This tool hardly needs an introduction! Most of us have been or are part of one (or most likely many more!) Facebook groups. Whether it’s the group for your school’s alumni, your gym, charities you support, or brands you follow, there is a Facebook group for everything – and with good reason!
Content and information can be accessed more effectively than in chat rooms, the tool is incredibly great for networks with peer-to-peer social interaction as a key focus and given that most users will already be on the platform, it can reduce barriers of engagement that might well present a challenge when introducing a new platform to your network. With Facebook being a free tool, it is certainly a great option – especially for organisations that don’t want to or can’t invest money but are happy to invest a lot of time.
However anyone that has used Facebook Group will share with you all the challenges that it has.
Similar to Slack, organisations may end up having to manage several groups to share targeted content with the right people, and with Facebook’s changes to its' algorithm is not even guaranteed to be seen by everyone! Over the past few years, many group owners have shared that unless they pay to boost their posts, most of their groups members complain about missing important updates from the organisation.
Facebook Groups customisations are also limited to some design elements like colour with the majority of the platform keeping its conventional branding. Lastly, as much as it is popular among some, there is certainly a growing movement way from Facebook to other platforms due to privacy concerns raised over the past few years.
The ideal Facebook user: Networks that are built around social interactions with users who are happy to use Facebook to maintain their deep engagement. We would certainly recommend it to organisations that are financially constrained or where there is only one member type, which makes it feasible to share their content in a space where noise, privacy, branding and managing multiple audience segments is less of a concern.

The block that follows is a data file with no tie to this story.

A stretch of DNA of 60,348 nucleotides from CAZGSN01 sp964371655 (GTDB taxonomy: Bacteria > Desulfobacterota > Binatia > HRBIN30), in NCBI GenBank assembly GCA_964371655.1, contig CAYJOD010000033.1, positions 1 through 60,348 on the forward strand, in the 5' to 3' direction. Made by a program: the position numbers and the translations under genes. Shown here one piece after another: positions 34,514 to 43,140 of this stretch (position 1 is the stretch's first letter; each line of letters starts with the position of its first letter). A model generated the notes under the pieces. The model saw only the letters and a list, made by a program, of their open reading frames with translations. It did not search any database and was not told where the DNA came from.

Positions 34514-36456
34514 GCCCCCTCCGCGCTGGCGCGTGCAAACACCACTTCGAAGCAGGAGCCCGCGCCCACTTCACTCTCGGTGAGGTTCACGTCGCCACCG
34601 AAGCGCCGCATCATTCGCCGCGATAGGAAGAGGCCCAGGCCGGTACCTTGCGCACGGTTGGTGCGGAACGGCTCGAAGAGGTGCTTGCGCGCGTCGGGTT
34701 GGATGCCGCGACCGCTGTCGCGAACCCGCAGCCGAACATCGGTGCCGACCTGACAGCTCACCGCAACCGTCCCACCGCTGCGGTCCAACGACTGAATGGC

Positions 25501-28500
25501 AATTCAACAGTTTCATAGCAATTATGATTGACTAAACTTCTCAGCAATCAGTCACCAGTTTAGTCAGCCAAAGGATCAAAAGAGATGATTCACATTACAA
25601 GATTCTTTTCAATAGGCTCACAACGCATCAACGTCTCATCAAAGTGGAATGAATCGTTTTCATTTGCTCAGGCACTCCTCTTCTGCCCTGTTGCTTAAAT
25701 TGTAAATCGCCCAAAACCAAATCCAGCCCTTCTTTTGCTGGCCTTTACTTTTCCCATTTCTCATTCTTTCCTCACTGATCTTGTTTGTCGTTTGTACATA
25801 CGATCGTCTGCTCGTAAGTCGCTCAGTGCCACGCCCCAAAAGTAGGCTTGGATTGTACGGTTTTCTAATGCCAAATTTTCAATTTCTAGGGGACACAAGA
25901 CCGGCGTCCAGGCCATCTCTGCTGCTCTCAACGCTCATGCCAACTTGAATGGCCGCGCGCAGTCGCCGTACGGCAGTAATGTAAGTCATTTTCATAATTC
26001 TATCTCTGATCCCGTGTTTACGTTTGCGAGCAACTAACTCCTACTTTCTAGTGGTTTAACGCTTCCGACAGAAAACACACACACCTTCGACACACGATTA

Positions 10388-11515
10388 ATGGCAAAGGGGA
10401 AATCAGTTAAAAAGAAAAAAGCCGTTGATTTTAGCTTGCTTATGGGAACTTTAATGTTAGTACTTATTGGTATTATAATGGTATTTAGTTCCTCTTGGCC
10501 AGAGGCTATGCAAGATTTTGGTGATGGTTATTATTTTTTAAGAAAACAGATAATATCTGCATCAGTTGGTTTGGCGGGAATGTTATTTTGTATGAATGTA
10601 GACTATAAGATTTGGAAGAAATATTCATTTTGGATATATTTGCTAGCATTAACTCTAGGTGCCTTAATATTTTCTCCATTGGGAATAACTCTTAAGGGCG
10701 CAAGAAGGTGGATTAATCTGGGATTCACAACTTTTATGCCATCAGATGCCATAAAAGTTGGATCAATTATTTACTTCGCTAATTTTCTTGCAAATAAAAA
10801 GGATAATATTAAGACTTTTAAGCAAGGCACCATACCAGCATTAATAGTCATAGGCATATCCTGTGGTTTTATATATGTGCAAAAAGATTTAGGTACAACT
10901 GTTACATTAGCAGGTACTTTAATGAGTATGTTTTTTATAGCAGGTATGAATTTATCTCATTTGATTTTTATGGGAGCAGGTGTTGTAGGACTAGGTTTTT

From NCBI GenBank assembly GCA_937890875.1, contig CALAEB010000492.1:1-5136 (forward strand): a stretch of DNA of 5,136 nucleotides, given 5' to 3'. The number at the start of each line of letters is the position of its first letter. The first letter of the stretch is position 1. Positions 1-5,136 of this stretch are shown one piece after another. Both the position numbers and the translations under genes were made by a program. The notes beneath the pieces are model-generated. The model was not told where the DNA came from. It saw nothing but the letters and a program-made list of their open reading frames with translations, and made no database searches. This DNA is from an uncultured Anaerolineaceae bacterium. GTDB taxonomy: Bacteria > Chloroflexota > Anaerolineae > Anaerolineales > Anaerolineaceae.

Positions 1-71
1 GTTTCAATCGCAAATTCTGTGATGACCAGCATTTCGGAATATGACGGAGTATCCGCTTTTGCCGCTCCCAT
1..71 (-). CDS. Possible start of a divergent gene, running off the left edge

Ugenie is a professional community tool that takes elements of a Facebook group and wraps it into a mobile hub tailored for the organisation. As such, organisation get the benefits of social media functionality, with the addition of more customisations and privacy.
One of the biggest benefits is that it allows an organisation to manage multiple audiences in one space making it ideal for networks that have heterogeneous characteristics which inevitably arises for larger networks, and those which are organised in some pre-determined manner.
With the ability to create member types, sub-groups and hashtags, an organisation can target content more effectively and enables users can seek the information they are interested in. This naturally works well to keep engagement high. With Ugenie, organisations also have more control over branding in a similar way to Slack.
Being focused on businesses, there is additional support available. Whether tailored strategy planning or consultancy – there are various perks thrown into the package which allows an organisation to maximise the value of the community analytics that the platform provides.
This brilliant package does come with a cost as Ugenie does not have a freemium version. It should be seen as a business investment for organisations that want to efficiently manage their interactions with their audiences and further monetise these relationships. Another downside at the moment is that the platform is app only with a web version to be released in the future, which makes it less ideal for networks whose users are likely to rely on PC accessibility to interact which is more likely the case for older demographics.
The ideal Ugenie User: Segmented networks that are built around an organisation that shares a diverse array of content which it subsequently wants to monetise or manage more efficiently. Organisations that have a concern to provide a more private tailored and branded app experience to its network.
As you can see, all these tools have unique attributes to offer to their customers. With that said – and we know we might be biased – we do feel that Ugenie brings something to the table the other platforms lack.
If you would like to find out more about how Ugenie can help you grow and manage your network effectively, we’d love to hear from you. Get in touch or request a demo.